Less impressive, but still enjoyable, are the group's forays into energetic arrangements that establish a fun groove and basically "set it and forget it" feel — the final three songs being perhaps most guilty of this choice. I have personal annoyances with Wake Me Up (the extremely square snare that is bizarrely introduced on 2 and 4), Treasure (the nasality of the soloist), and the cut-and-paste/repeat feel of Don't Stop 'Til You Get Enough; but overall, the guys are clearly having a good time, and you get pretty much you want even if it's lacking a "wow" factor.

One area where the group consistently stumbles, however, is in filling out the middle of arrangements that don't otherwise rely on homophony and/or word echoes between the solo and the backs. When the group sticks to what, a two decades or so ago, might have been called a typical Rockapella or Blenders-style arrangement (like Classic and Honey, I'm Good mentioned above), they're mostly in their wheelhouse (the slightly too-cheesy backs in Renegade are perhaps an exception). In those instances, the group sounds a lot smaller than its eleven members, but that's not a meaningful concern when you're enjoying the song so much. 

When the group ventures into the style of arranging typical of larger ensembles (see: contemporary scholastic a cappella) its material here is far less fulfilling. Repeatedly — at the chorus of We Are Done, a minute or so into Hold on Tight, the empty mid-range of My Songs Know — the gents don't fill the harmonic and rhythmic space to meet the listener's expectations. Sometimes it's too much rhythm at the expense of a chordal center that will anchor the song; sometimes it's a chordal center that is voiced at the extremes; sometimes the rhythmic component is abandoned precisely at the moment we want it most (My Songs Know cries out (!) for some stand-in for pulsing, distorted rhythm guitars and we get almost nothing).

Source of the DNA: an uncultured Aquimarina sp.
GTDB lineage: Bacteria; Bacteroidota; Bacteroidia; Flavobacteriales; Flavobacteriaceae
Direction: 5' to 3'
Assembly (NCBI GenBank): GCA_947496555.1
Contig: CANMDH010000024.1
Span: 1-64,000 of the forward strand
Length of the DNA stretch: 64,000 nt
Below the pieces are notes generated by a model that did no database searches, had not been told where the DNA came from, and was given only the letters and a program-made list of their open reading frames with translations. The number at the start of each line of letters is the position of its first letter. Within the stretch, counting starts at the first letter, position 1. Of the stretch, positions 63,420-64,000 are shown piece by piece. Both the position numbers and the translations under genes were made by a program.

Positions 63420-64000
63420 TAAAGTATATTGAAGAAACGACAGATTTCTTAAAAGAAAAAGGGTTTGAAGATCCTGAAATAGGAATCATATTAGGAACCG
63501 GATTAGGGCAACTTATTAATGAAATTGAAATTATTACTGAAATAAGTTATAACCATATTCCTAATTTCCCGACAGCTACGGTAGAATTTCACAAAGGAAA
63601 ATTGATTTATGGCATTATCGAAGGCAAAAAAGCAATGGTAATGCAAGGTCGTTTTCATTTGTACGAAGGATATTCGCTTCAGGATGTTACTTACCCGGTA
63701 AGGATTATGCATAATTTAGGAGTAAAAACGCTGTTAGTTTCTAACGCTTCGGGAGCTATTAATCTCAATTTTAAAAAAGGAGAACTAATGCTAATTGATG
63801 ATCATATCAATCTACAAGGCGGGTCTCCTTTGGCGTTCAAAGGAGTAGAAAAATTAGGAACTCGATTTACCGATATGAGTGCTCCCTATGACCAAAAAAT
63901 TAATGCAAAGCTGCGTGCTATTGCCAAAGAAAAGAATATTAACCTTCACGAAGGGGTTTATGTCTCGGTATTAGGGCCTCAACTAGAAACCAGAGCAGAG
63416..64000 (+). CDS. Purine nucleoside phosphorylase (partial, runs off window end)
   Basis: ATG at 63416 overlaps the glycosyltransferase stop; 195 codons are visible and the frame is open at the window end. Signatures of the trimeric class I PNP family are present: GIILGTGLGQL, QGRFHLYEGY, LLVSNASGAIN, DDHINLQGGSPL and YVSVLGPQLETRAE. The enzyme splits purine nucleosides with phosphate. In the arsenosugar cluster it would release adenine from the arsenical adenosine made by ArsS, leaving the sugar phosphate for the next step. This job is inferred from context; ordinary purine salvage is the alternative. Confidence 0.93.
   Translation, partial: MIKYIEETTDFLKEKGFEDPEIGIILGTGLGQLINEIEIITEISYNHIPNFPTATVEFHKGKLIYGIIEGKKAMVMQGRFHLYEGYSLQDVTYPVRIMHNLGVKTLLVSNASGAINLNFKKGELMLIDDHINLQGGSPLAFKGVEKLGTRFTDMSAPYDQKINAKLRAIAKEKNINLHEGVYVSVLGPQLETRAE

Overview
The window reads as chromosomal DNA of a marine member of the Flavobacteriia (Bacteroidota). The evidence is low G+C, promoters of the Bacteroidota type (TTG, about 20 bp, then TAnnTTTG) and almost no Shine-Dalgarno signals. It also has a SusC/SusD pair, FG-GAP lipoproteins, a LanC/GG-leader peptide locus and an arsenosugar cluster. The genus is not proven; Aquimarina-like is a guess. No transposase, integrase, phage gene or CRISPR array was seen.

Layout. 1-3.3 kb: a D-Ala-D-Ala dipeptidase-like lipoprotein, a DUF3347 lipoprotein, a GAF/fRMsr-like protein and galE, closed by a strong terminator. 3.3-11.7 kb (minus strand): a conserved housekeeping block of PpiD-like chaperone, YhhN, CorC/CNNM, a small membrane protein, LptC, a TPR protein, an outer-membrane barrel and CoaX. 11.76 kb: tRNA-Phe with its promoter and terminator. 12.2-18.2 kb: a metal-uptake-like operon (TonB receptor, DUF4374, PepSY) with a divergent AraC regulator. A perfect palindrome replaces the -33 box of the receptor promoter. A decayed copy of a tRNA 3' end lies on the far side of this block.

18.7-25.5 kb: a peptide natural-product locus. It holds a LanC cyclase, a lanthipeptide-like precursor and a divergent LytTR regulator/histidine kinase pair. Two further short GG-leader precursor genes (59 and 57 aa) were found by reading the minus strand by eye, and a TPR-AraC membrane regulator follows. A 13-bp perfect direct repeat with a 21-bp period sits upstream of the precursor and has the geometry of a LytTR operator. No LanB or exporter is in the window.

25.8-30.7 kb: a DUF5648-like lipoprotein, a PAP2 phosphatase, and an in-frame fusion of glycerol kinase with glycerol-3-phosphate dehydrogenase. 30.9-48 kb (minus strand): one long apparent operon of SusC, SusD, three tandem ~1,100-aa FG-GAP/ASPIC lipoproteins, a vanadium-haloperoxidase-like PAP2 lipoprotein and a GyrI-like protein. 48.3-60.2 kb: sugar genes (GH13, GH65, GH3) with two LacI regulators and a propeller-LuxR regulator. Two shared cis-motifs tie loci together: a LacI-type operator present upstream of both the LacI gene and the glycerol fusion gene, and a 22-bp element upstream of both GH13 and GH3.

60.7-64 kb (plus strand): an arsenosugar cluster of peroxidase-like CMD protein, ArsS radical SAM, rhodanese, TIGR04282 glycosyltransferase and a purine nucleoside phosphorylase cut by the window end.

In truth, none of the above is especially uncommon. Truly uncommon is the group that can put out an entire album of must-owns. So make no mistake: DeltaCappella has done good work here, occasionally very good, and yes, sometimes just mediocre. Whether you indulge in the whole album or just selected tracks is up to you, but there's plenty to enjoy and you're encouraged to check it out. 


Tuning / Blend 5
Energy / Intensity 5
Innovation / Creativity 4
Soloists 5
Sound / Production 5
Repeat Listenability 5
Tracks
1 Come Together 4
2 We Are Done 4
3 Story of My Life 5
4 Hold on Tight 4
5 Classic 4
6 My Songs Know 4
7 Renegade 4
8 Honey, I'm Good 5
9 Wake Me Up 5
10 Treasure 4
11 Don't Stop 'Til You Get Enough 4

CAL group DeltaCappella tackles contemporary and classic pop songs with its latest, Out of Focus. Don't be fooled by the group's name: this is pop music, not the Delta blues! These performances are, across the board, honey-sweet and velvety-smooth; there's not a note out of place, and the soloists are all on point.